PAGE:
And there is no question that he was given a key operational task. The CIA didn't like Eden Pastora. They thought Pastora was a warfare welfare queen, sitting on his butt in northern Costa Rica, munching up supplies, parading around in new military clothes, and ejoying daily target practice courtesy of the "private benefactors" who contributed to the Contra cause.They wanted him to push into Nicaragua, engage the Sandinistas, get shot at, and possibly killed.
Clearly the CIA and Pastora didn't see eye to eye.
It started out with a plan by the CIA to have the Contra Northern Front and Southern Front unite. They got the Contra leaders together at a 1983 meeting in Panama with General Noriega, who suggested the unification of all forces opposed to the Nicaraguan government. Now the Northern Front was controlled by the FDN, who were former Somoza guards. Pastora, who had opposed Somoza, refused to fight alongside them. Pastora also rejected the introduction of Cuban fighters, who were being trained in Florida and sent to the Southern Front. So the Cubans had to pretend to be Puerto Ricans in order to be accepted. Pastora had another flaw: he didn't want to accept the help of narcotraffickers.
Fernandez' task, which he imparted to John Hull, was to splinter the command of the Southern Front—to seduce Pastora's commanders away from him. Hull went to Washington where he met North. He also met with Adolfo Calero, President of FDN (the ex-Somoza forces), and explained his opposition to Pastora. In response the FDN named "Comandante Jesus" (Jesus Garcia) as their representative in the south, and placed him over the Cuban fighters. Jesus worked out of Hull's offices in San Carlos.
In meetings around Costa Rica, Hull presented Pastora as harmful to the Contra cause—a communist, and perhaps even a lackey of the Sandinistas. Meanwhile, a Costa Rican Judicial decree in November 1983 declared that Costa Rica was neutral in Central American conflicts. After President Monge of Costa Rica made a "Mission of Truth" tour through Europe, it was pointed out that Pastora's presence in Costa Rica made a mockery of the neutrality claim. Consequently, in May 1984, Pastora was asked to leave Costa Rica and to move into Nicaraguan territory. Pastora called a press conference for the morning of May 30, 1984. Journalists were picked up at the Irazu Hotel in San Jose and taken to the San Juan river where Pastora was on the far bank, in La Penca, Nicaragua.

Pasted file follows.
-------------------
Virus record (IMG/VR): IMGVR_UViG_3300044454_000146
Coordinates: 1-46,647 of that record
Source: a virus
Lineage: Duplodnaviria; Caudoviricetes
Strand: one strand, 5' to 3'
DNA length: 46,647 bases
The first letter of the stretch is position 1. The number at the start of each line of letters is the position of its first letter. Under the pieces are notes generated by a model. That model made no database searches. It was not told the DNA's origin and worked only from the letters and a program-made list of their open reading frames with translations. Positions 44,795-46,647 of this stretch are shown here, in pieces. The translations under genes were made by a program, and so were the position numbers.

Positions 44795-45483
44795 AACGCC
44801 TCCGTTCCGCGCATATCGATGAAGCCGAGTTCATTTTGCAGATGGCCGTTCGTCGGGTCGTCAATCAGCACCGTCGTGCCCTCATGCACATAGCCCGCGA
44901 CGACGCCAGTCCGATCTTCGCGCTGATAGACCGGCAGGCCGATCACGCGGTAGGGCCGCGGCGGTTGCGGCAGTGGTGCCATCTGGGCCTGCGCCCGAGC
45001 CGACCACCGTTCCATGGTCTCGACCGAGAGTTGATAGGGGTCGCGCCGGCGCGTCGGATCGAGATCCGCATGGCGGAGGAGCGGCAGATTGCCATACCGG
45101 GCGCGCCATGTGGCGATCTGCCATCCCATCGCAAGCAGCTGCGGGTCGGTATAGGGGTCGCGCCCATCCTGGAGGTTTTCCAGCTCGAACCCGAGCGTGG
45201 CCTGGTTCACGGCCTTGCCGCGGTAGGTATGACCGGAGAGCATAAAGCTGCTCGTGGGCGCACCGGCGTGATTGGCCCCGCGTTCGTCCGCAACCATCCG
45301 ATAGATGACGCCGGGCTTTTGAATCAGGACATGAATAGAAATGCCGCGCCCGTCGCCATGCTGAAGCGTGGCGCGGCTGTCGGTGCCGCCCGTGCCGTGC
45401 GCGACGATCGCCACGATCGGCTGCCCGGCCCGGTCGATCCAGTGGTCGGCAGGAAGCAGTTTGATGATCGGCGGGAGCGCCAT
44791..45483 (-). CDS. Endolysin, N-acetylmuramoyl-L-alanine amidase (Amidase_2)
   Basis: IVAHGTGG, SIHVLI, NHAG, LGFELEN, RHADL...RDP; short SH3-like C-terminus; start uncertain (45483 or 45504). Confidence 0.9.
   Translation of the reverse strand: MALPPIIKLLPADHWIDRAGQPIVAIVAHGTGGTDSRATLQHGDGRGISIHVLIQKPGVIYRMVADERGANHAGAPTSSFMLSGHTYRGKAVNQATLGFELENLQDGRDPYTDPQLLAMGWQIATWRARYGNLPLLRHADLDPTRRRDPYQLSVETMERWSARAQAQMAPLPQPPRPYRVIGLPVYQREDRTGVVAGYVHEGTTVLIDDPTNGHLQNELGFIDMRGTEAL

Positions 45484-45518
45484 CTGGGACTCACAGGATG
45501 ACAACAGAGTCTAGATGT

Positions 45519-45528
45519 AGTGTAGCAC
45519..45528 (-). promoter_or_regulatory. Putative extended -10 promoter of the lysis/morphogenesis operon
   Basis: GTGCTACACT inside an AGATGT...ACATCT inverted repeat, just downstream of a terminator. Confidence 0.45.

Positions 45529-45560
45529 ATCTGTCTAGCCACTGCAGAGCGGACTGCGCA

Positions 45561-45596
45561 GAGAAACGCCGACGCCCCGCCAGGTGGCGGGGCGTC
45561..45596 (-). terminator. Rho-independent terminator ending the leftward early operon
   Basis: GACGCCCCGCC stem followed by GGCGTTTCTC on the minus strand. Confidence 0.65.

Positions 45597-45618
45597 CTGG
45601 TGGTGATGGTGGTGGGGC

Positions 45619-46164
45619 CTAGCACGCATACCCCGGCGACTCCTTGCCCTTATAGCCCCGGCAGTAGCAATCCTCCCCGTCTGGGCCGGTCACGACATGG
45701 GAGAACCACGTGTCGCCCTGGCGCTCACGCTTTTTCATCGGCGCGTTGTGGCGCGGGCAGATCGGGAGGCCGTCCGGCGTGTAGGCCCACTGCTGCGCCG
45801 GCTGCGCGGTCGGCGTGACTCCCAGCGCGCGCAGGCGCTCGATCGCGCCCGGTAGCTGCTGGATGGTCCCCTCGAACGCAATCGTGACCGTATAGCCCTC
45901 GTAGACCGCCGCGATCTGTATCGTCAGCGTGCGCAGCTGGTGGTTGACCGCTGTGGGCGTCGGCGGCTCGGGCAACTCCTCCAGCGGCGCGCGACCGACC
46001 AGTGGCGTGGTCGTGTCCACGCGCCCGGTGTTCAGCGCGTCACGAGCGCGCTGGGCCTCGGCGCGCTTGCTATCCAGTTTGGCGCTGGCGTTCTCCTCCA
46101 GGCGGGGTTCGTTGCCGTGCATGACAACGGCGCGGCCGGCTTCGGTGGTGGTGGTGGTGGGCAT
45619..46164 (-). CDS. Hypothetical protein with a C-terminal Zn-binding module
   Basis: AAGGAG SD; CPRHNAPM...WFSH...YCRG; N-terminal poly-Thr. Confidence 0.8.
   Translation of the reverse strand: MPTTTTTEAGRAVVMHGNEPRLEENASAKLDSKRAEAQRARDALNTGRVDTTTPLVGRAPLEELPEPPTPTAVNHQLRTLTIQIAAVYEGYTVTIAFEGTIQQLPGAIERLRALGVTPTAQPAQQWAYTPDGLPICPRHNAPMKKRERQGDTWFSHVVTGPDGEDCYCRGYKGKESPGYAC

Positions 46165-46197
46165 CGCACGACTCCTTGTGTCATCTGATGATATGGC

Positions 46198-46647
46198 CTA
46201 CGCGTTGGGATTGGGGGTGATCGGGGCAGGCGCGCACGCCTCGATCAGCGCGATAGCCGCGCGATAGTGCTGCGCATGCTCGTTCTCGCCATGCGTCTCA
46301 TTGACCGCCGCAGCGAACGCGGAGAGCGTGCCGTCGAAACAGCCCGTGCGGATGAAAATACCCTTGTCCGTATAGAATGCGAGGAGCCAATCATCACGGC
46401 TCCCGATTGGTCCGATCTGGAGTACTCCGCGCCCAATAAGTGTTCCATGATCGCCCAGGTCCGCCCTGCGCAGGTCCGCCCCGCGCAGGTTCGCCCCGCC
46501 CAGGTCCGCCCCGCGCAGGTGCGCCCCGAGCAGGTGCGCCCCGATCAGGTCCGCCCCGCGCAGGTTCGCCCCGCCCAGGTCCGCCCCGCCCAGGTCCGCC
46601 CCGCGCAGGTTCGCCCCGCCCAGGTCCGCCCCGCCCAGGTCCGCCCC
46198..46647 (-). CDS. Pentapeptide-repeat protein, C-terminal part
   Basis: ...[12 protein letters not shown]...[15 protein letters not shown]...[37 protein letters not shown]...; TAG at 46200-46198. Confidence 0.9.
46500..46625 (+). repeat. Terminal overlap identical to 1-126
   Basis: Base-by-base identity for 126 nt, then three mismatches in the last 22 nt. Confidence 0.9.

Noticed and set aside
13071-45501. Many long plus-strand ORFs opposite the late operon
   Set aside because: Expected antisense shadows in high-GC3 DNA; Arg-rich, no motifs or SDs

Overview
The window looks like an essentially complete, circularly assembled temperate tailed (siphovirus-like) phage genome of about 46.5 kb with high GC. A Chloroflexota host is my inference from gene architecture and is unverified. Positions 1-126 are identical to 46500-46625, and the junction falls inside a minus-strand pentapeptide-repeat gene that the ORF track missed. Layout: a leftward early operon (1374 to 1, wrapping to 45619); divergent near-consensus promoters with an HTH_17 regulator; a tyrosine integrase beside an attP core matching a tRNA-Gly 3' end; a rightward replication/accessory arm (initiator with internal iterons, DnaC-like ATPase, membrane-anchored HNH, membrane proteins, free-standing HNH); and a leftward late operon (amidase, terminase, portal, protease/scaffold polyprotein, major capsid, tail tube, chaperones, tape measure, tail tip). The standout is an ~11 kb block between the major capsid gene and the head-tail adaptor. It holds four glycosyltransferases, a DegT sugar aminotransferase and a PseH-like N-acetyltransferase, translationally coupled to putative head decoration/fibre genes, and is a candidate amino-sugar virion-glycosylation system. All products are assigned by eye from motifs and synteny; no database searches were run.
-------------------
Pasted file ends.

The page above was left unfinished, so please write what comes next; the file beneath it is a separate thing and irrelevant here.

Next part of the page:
There a C-4 bomb, set to kill Pastora, was detonated early, and killed 8 people but not Pastora. More than a dozen reporters were injured. One American reporter was among the eight killed. The bomb was apparently brought along by a "reporter" using the false name of Peer Anker Hansen.
Knowledgable sources tell me the bombing was planned by a group that included "TRW", Joe Fernandez, John Hull, Felipe Vidal, and two Costa Rican DIS agents. And it seems certain that North—in frequent contact with Fernandez—knew of it also. The story is that Pastora threatened to expose the whole drug part of the operation unless he was paid a large sum of money. This group then reached a consensus that it was time for Pastora to go.
In the Walsh report there is an entire chapter devoted to "CIA Agent #1" who is not identified in the report. This man is CIA agent Terry Ward, known to his associates as "TRW". He was the operational agent in charge of the Central American Task Force (deputy under Fiers, when Fiers took over later in the year).
John Hull and Felipe Vidal are charged as involved in the bombing in the public prosecutor's report. Terry Ward and Joe Fernandez escaped being implicated, as did the two Costa Rican DIS agents.
The Contra operation seemed to generate hubris everywhere. It is only a small conceptual step from an attempt to kill a rebel leader who wouldn't go along, to the attempt to kill a head of state who wouldn't go along.
Oliver North had been traveling around to heads of state getting them to sign end-user certificates for the shipment of arms that would disguise their ultimate destination. One leader he approached was Olaf Palme, Prime Minister of Sweden. North asked Palme to sign misleading end-user certificates for weapons to be shipped from the Swedish arms company Bofors to the Contras.
To let Palme know the noble purpose that would be served, North outlined for him the whole Contra-supply operation. Palme was offended. Not only would he not cooperate by signing end-user certificates, he told North, but moreover said the Contra operation was a breach of international law and that he was going to expose it in the international organizations.
Blabber-mouth Ollie North now panicked, and plotted Palme's termination with some Bofors executives. The Bofors executives hired an assassination team headed by a South African named Williamson, which succeeded in killing Palme on February 28, 1986.
Now, one doesn't have to lament the demise of socialist Olaf Palme to question the propriety of an employee of the US National Security Council having a foreign head of state assassinated because he wouldn't properly falsify end-user certificates.
Palme failed to cooperate and threatened to tell, and died. Pastora failed to cooperate and threatened to tell, and lived.
Pastora still lives, in poverty, in Costa Rica today.
(to be continued)